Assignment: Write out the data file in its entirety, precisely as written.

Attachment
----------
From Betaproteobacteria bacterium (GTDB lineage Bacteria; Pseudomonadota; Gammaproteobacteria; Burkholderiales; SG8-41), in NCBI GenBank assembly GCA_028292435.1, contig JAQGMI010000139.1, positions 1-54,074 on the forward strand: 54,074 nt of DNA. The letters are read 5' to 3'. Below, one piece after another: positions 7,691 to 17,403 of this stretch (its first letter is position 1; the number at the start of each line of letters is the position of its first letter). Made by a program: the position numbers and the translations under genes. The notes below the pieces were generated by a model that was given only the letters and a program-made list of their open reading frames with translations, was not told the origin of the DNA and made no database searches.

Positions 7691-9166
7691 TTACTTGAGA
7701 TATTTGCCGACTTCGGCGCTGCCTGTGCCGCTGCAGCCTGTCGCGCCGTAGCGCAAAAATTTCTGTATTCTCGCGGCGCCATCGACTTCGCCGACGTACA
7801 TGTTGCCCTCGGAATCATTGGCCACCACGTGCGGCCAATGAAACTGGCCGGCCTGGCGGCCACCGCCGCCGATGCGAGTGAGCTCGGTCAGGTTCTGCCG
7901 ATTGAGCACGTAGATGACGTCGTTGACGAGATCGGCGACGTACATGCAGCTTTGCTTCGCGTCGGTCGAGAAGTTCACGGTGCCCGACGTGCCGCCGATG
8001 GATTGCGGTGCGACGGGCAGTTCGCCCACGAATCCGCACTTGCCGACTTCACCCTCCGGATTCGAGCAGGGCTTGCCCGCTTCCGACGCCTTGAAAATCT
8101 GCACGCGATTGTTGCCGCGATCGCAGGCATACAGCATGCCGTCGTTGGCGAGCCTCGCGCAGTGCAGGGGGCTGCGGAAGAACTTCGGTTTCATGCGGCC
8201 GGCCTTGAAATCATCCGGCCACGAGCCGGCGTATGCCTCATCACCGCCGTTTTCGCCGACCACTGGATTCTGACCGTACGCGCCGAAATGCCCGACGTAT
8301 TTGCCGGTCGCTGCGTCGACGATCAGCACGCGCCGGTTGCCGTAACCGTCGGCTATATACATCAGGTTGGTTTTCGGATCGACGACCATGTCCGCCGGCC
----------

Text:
From Betaproteobacteria bacterium (GTDB lineage Bacteria; Pseudomonadota; Gammaproteobacteria; Burkholderiales; SG8-41), in NCBI GenBank assembly GCA_028292435.1, contig JAQGMI010000139.1, positions 1-54,074 on the forward strand: 54,074 nt of DNA. The letters are read 5' to 3'. Below, one piece after another: positions 7,691 to 17,403 of this stretch (its first letter is position 1; the number at the start of each line of letters is the position of its first letter). Made by a program: the position numbers and the translations under genes. The notes below the pieces were generated by a model that was given only the letters and a program-made list of their open reading frames with translations, was not told the origin of the DNA and made no database searches.

Positions 7691-9166
7691 TTACTTGAGA
7701 TATTTGCCGACTTCGGCGCTGCCTGTGCCGCTGCAGCCTGTCGCGCCGTAGCGCAAAAATTTCTGTATTCTCGCGGCGCCATCGACTTCGCCGACGTACA
7801 TGTTGCCCTCGGAATCATTGGCCACCACGTGCGGCCAATGAAACTGGCCGGCCTGGCGGCCACCGCCGCCGATGCGAGTGAGCTCGGTCAGGTTCTGCCG
7901 ATTGAGCACGTAGATGACGTCGTTGACGAGATCGGCGACGTACATGCAGCTTTGCTTCGCGTCGGTCGAGAAGTTCACGGTGCCCGACGTGCCGCCGATG
8001 GATTGCGGTGCGACGGGCAGTTCGCCCACGAATCCGCACTTGCCGACTTCACCCTCCGGATTCGAGCAGGGCTTGCCCGCTTCCGACGCCTTGAAAATCT
8101 GCACGCGATTGTTGCCGCGATCGCAGGCATACAGCATGCCGTCGTTGGCGAGCCTCGCGCAGTGCAGGGGGCTGCGGAAGAACTTCGGTTTCATGCGGCC
8201 GGCCTTGAAATCATCCGGCCACGAGCCGGCGTATGCCTCATCACCGCCGTTTTCGCCGACCACTGGATTCTGACCGTACGCGCCGAAATGCCCGACGTAT
8301 TTGCCGGTCGCTGCGTCGACGATCAGCACGCGCCGGTTGCCGTAACCGTCGGCTATATACATCAGGTTGGTTTTCGGATCGACGACCATGTCCGCCGGCC